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The Student News Site of Texas A&M University - College Station

The Battalion

The Student News Site of Texas A&M University - College Station

The Battalion

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Former student brings robotics program to girls school in Ghana

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Photo by Provided

A teacher uses a LEGO Mindstorms set to explain concepts of engineering to students in Accra, Ghana.

Judy Amanor-Boadu, Class of 2013, is giving back to her community with a girls robotics club in Ghana. 
Elementary school girls at Christ the King International School in Accra, Ghana, where Amanor-Boadu went to school, are exposed to engineering at a young age with a LEGO Mindstorms set donated by Texas A&M‘s Women in Engineering program. The LEGO kits are used because they incorporate multiple  aspects of engineering — mechanical, electrical and computer programming — into one educational tool, Amanor-Boadu said. The girls decide how to put the pieces together and program the brick or “brain” of the robot. 
The pilot program has experienced  considerable success, with more girls showing interest than the program can currently accommodate.
“There’s only one kit, so they have to turn so many students away because you can’t have 50 kids working on one project,” Amanor-Boadu said.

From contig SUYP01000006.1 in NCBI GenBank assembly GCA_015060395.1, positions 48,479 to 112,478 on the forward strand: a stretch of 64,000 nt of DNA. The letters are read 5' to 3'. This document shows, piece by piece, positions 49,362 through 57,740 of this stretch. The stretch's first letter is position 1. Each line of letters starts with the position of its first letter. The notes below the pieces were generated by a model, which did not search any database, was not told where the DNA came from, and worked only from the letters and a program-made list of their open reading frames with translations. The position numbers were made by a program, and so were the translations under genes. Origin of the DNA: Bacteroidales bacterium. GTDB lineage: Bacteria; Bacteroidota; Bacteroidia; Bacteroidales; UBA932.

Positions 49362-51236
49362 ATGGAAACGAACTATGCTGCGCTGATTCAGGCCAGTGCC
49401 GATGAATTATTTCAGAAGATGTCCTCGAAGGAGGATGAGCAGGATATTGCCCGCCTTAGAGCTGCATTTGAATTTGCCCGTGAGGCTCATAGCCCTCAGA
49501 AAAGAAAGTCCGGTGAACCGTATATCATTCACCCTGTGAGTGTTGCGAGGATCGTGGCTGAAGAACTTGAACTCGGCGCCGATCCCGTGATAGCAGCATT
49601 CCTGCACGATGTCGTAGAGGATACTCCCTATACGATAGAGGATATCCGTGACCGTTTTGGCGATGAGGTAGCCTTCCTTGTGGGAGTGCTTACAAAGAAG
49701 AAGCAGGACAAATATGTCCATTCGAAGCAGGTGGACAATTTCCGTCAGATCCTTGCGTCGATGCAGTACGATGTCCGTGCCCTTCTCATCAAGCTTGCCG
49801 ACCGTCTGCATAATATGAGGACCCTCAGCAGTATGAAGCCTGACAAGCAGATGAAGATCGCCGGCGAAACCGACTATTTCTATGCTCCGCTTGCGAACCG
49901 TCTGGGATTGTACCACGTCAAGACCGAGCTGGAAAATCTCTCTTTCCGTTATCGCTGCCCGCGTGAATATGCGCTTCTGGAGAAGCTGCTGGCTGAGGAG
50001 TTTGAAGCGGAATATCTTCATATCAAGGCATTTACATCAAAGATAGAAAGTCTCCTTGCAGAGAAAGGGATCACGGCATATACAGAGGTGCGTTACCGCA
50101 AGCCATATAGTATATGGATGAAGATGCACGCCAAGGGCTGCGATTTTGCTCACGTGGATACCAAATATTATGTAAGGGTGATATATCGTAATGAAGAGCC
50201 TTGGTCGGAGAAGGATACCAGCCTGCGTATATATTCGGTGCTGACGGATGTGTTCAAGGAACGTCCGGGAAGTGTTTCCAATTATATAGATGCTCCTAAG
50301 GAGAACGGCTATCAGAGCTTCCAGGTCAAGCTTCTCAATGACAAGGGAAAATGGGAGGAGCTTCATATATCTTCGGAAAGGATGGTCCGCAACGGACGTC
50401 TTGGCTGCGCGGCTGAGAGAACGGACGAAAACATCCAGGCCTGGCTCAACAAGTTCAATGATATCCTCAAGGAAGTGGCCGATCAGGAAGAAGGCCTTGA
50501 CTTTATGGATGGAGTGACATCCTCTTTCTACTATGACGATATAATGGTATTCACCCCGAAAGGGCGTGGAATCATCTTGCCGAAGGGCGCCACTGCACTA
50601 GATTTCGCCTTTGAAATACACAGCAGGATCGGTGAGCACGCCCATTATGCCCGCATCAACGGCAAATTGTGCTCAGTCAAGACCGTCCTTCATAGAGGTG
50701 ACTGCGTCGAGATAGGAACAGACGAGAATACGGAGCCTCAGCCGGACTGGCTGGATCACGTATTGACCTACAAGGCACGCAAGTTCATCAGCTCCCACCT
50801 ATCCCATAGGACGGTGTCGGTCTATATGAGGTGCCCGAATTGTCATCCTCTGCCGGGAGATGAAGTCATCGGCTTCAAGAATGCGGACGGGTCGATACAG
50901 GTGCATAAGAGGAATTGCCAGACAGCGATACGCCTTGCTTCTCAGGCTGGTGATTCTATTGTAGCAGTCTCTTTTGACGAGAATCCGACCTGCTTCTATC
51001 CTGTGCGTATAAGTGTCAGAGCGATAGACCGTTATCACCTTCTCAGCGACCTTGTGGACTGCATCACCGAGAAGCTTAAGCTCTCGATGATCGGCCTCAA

Expanding the program is a slow process, but Amanor-Boadu said the group is making the most of their resources.
“It’s mostly a funding challenge,” Amanor-Boadu said. “It costs $1,000 to $1,600 for a whole kit, but a [programmable] brick is much cheaper, around $500, and you can have many girls programming if there are multiple bricks.”
The skills the girls acquire can help them in high school, college and beyond. 
The teachers involved in the program are looking to form a team to compete in an international robotics competition, but Amanor-Boadu said the club alone is already proving beneficial to the girls’ education.
“It’s about solving a problem,” Amanor-Boadu said. “I believe last year the topic was hydrodynamics, but they are given a problem that the LEGO kits can be used for and let their imagination run. Girls who knew nothing have been able to pick up the fundamentals and run with it.”
Based on their exam results, Ghanaian junior high students are put into a specific educational track, such as business, visual arts or science. Students  choose a specific field of study within that track. The robotics program can spark an interest in engineering careers early on before they have to make that decision.
“The goal is to spawn interest about the whole engineering subject and help initiate interest in robotics,” Amanor-Boadu said. “It would’ve been nice to have that when I was in school, so I want to help the next generation.”
Amanor-Boadu received her master’s and Ph.D. in electrical engineering from A&M and now works for Intel. She was involved in Women in Engineering and led the autonomous underwater vehicle team during her time at A&M. 
Amanor-Boadu said she saw a need to prove the worth of studying engineering, especially in Ghana, where pursuing medicine is often valued above other scientific career paths. 
“There are so many opportunities out there and problems that need brilliant minds to solve them,” Amanor-Boadu said. “They’re not limited to medical school. Go out there and make the world a better place.”

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